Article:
Pressure mounts on PM Trudeau after Wilson-Raybould testimony

Published On February 28, 2019 | By Christian Aguirre | Headlines, News, Politics

Canadian Prime Minister Justin Trudeau answers questions from the press following an announcement at the Canadian Space Agency in Longueuil, Quebec, Canada, February 28, 2019. REUTERS/Christinne Muschi

Christian Fernando Aguirre, Austin Spearman

Prime Minister Justin Trudeau told reporters today that he is undecided whether Jody Wilson-Raybould will have a place in the Liberal caucus after her stunning testimony at the justice committee regarding the SNC Lavalin scandal.

In her testimony yesterday, Wilson-Raybould alleged that when she was attorney general she was subjected to four months of “inappropriate” pressure from Trudeau, his staff and other high ranking Liberals.

She testified they were trying to convince her to change her mind and overrule a decision by the director of public prosecutions not to allow a deferred prosecution agreement (DPA) in the SNC-Lavalin case.  A DPA would allow SNC-Lavalin to avoid trial on allegations of bribery of foreign officials to win contracts in Libya.

Wilson-Raybould told the justice committee that the Liberals did not want SNC-Lavalin to go on trial because it could damage the Liberal party’s political fortunes in Quebec.

Wilson-Raybould also told the committee that she believes the pressure is “political interference” but not illegal.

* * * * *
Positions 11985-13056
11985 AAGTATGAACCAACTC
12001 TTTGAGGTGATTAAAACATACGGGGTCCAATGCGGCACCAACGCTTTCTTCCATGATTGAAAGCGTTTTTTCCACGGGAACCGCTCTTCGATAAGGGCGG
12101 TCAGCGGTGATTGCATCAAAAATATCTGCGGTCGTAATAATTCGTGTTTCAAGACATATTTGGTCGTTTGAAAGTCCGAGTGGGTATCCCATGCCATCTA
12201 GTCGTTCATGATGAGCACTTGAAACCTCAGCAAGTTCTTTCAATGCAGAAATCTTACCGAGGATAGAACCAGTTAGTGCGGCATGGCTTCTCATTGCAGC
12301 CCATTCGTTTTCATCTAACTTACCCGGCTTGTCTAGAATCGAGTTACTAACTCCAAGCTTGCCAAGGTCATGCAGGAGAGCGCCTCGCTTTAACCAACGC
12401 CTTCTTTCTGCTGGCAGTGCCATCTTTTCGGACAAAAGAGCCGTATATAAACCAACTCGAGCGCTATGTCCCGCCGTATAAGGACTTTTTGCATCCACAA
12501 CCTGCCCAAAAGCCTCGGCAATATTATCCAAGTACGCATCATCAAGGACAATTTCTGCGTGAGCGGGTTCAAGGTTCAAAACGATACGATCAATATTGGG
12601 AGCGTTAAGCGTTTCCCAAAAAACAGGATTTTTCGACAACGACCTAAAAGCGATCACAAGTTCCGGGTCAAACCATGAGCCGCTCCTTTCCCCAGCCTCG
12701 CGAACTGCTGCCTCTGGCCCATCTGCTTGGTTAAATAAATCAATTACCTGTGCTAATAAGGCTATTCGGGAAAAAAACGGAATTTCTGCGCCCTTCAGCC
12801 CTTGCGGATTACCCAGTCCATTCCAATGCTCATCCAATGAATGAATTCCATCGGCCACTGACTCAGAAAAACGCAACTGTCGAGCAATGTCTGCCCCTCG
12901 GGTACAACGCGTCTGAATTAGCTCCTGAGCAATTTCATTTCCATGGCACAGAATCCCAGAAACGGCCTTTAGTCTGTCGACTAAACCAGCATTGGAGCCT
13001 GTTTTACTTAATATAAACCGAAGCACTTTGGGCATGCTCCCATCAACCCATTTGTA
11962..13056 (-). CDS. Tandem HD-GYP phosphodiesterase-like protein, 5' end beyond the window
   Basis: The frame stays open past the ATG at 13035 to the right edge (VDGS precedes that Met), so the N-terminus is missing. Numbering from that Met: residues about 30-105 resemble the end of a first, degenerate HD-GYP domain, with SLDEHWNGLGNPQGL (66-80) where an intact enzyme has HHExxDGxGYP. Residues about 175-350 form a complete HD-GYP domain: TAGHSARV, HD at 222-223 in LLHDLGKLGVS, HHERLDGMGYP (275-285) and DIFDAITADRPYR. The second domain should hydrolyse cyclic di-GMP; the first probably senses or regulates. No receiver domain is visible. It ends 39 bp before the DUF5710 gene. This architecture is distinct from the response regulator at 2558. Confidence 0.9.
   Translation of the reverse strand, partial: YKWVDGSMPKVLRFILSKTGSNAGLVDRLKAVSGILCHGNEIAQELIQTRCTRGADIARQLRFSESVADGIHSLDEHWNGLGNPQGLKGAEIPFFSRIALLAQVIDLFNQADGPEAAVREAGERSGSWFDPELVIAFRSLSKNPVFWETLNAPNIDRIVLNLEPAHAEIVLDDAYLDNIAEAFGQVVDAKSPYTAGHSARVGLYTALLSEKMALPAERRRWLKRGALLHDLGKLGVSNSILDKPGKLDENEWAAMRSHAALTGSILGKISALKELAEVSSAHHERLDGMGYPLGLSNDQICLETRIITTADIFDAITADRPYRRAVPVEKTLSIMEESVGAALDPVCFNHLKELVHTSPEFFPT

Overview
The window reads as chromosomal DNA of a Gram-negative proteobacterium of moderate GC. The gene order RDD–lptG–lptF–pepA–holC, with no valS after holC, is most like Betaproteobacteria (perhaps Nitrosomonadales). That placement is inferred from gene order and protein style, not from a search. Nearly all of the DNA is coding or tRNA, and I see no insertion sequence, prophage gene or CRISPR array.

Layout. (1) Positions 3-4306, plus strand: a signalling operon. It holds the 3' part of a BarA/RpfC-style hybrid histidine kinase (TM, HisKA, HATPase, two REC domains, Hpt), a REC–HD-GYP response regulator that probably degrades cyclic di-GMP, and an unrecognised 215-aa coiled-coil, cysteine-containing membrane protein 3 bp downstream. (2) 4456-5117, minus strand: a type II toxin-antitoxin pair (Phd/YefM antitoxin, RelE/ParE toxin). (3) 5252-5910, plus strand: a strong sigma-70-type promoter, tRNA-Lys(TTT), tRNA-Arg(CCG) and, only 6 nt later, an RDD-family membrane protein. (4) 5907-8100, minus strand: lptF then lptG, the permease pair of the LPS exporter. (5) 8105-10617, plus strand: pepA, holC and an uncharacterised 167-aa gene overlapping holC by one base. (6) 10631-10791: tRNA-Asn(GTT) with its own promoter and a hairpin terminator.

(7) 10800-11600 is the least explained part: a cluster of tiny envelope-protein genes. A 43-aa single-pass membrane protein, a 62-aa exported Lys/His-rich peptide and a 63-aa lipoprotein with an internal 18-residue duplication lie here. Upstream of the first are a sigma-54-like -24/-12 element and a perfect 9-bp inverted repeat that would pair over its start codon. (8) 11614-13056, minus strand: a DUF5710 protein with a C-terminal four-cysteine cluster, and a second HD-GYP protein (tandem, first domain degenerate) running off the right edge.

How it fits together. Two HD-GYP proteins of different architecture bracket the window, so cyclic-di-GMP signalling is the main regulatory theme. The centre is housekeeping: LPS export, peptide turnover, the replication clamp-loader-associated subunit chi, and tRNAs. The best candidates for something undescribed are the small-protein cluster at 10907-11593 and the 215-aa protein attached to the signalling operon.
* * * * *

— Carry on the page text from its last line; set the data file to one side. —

The Prime Minister’s news conference today at the Canadian Space Agency was overshadowed as the media demanded answers about the explosive Wilson-Raybould testimony.

Trudeau said he has not yet seen the full testimony but his decision on whether to keep Wilson-Raybould in caucus will be based on that.

Meanwhile, Conservative leader Andrew Scheer doubled down on his on his criticism by writing a letter to the Commissioner of the RCMP asking for a police investigation in “potential criminal activity”.

In his letter, Scheer suggested that the Prime Minister’s conduct violated section 423.1 and section 139 of the criminal code.

Meanwhile, Conservative MP Candice Bergen’s request for an emergency debate in the House of Commons has been granted by the speaker. This request was backed the NDP MP Charlie Angus.

Both Scheer and Bergen have asked for the resignation of the Prime Minister.

Trudeau said today that he disagrees with Wilson-Raybould’s description of events and he said that the federal ethics commissioner will make a determination on what happened.

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